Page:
Gasoline with 7.8 psi RVP is already required in the former 1-hour ozone nonattainment area, which represents a significant portion of the fuel used in the newly expanded area. The change proposed in this action extends the low RVP fuel requirement to portions of Larimer and Weld counties and into the remaining portions of Arapahoe, Adams, Boulder and Broomfield counties. Denver is located in Petroleum Administration for Defense Districts (PADD) IV, which is the most isolated area within the 48 lower states of the U.S. in terms of supply. PADD IV includes the Rocky Mountain states (Montana, Idaho, Wyoming, Utah, and Colorado). Gasoline supply to the Denver market originates from 6 main refiners. These refiners vary in size, refining capacity and complexity. These refineries are: Suncor (Commerce City, CO), Valero Corp. (Commerce City, CO), Conoco-Phillips (Borger, TX), Valero Corp. (Sunray, TX), Sinclair Oil Corp. (Caper and Rawlings, WY), and Frontier Oil Corp. (Cheyenne, WY and El Dorado, KS).

The State estimates (see docket submittal) a total of 3.4 million gallons of gasoline per day (1.2 billion gallons per year) are consumed in the entire 1997 8-hour ozone nonattainment area; of that, approximately 665,616 gallons of gasoline per day (242.9 million gallons per year) are utilized in the 9.0 psi RVP areas of the 8-hour ozone nonattainment area. To further bound the incremental volume of low RVP gasoline that would need to be supplied to the expanded 8-hour ozone nonattainment area, the State sampled gas stations in the proposed expanded area and found that approximately 80% of gasoline in the expanded 8-hour ozone nonattainment area met Denver's more stringent 7.8 psi RVP base gasoline volatility requirement. This means that only 20% or 133,000 gallons per day, or 18.4 million gallons per summer (May 1st through Sept. 15th) will be affected if the area's volatility limit is set at 7.8 psi from the current 9.0 psi RVP. RVP compliance at the retail level runs from June 1st to September 15th. The May 1st date was used in the economic analysis to recognize that low RVP fuel must be produced at the refinery level prior to the retail compliance date such that terminals and retailers have sufficient time to turn tanks over prior to their required compliance.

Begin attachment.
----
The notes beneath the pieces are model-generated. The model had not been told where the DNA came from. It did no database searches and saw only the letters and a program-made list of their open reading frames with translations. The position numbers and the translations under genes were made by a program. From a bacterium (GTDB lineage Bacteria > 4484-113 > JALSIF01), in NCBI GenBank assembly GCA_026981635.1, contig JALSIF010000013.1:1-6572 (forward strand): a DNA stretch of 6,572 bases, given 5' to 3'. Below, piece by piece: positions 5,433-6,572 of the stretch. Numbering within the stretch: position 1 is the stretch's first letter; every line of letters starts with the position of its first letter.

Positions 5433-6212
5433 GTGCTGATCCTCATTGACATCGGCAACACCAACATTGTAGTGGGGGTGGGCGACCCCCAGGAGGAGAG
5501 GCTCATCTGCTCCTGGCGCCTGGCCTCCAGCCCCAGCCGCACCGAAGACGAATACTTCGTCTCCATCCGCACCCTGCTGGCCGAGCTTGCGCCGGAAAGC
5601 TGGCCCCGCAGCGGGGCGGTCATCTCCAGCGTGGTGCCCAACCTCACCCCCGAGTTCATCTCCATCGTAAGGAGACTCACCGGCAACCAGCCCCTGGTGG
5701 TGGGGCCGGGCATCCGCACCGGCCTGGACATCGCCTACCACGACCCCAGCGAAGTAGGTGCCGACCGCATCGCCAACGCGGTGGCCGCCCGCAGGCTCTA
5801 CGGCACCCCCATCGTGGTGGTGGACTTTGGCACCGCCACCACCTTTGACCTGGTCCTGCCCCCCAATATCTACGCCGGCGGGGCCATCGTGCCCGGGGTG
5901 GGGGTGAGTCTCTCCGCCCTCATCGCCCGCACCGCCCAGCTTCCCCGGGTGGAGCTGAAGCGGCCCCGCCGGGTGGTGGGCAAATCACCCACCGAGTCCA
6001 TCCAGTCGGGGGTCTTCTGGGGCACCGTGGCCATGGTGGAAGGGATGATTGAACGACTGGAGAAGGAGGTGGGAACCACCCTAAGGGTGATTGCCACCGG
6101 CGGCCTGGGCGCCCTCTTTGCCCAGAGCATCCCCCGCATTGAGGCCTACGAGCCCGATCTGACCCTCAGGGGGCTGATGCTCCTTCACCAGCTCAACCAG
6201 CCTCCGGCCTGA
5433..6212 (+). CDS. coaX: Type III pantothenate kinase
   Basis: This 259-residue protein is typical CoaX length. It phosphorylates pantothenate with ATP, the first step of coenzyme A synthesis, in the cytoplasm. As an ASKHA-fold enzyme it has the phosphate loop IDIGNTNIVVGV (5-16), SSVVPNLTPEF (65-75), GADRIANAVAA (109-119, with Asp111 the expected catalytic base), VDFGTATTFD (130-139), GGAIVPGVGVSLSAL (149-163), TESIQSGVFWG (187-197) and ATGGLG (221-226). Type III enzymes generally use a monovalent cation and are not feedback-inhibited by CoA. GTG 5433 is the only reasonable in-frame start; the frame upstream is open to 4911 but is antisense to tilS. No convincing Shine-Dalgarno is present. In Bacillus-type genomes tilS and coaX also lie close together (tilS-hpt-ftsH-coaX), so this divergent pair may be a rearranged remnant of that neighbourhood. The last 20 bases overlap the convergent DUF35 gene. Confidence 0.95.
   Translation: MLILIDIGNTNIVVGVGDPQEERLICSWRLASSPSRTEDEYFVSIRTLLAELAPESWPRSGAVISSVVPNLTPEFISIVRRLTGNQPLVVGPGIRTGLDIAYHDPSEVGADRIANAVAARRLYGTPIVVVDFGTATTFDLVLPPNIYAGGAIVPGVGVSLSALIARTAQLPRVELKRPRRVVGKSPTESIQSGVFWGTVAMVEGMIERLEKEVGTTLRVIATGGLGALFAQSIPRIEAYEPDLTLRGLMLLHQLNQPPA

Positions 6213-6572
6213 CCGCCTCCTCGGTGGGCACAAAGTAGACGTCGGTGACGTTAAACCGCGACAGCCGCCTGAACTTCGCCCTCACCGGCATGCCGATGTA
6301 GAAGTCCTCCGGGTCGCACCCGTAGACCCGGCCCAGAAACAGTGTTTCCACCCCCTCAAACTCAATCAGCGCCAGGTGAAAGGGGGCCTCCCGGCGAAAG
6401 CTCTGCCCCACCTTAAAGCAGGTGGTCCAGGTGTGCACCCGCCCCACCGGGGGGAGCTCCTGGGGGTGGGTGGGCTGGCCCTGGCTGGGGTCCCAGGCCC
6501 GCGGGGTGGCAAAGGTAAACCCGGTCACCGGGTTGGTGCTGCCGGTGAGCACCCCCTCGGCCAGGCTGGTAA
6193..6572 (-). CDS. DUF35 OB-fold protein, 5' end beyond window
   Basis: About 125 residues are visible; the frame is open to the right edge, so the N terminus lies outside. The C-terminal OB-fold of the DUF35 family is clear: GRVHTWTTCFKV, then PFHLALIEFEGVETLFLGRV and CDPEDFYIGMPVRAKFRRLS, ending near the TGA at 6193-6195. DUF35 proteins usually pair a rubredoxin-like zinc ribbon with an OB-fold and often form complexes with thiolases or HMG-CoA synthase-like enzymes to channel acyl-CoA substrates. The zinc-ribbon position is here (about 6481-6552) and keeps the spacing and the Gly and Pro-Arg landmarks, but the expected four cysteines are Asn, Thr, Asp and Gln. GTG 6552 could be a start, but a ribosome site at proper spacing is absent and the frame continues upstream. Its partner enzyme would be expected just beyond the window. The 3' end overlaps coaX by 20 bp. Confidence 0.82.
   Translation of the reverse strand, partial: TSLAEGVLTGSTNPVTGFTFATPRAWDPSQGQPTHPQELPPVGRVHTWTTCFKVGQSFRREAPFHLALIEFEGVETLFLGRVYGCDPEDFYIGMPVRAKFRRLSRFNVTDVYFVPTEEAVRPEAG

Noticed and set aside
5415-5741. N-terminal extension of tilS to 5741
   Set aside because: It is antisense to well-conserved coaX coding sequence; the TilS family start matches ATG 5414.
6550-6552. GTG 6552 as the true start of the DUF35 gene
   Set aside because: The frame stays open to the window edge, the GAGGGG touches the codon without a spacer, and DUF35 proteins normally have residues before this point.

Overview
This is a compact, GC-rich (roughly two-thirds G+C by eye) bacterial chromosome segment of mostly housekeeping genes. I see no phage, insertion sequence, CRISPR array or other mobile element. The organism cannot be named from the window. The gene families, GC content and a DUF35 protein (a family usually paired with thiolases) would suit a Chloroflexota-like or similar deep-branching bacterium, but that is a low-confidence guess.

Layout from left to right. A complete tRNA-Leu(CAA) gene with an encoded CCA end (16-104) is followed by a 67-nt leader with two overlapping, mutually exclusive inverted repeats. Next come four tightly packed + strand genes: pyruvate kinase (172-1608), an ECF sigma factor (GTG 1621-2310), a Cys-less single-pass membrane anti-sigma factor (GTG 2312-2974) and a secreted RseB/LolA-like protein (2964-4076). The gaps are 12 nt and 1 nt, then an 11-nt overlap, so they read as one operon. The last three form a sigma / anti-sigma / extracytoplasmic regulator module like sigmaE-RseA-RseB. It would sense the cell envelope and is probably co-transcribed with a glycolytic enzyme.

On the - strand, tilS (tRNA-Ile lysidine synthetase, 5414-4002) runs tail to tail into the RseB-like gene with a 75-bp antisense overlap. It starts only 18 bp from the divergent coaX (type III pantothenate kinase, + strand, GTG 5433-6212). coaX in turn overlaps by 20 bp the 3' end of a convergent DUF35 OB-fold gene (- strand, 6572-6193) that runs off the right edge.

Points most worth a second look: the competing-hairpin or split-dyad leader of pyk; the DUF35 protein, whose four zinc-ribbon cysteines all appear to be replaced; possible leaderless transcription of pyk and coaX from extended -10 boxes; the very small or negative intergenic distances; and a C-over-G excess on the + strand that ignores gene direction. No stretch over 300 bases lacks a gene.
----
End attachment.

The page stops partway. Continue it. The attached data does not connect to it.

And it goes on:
There are two cost estimates applied for the proposed volatility control. The State estimates that reducing gasoline volatility to 7.8 psi RVP in the expanded 8-hour ozone nonattainment area could impact the cost of producing gasoline from 0 to 3.4 cents per gallon. We modeled the cost of reducing RVP when we evaluated the cost of benzene control for the Mobile Source Air Toxics (MSAT2) rulemaking.[20] That analysis used the linear program (LP) refinery model to estimate the costs. Because that analysis did not estimate RVP control costs for PADD IV, which includes Colorado, we rely on PADD II costs to be reflective. The per gallon cost estimate for 7.8 psi RVP control from that analysis was 0.45 cents per gallon. Using 133,000 gallons of gasoline per day to represent the share of the expanded 8-hour ozone nonattainment area gasoline market that would be required to meet the 7.8 psi RVP standard from June 1st through September 15th, at a cost of 0.45 to 3.4 Start Printed Page 42623cents per gallon, we estimate that reducing the gasoline volatility limit to 7.8 psi RVP for non-blended gasoline in this area, would result in a cost of less than $700,000 per summer ($600 to $4500 per day). Therefore, the marginal costs for the expanded nonattainment area do not exceed the threshold that would classify this action as significant.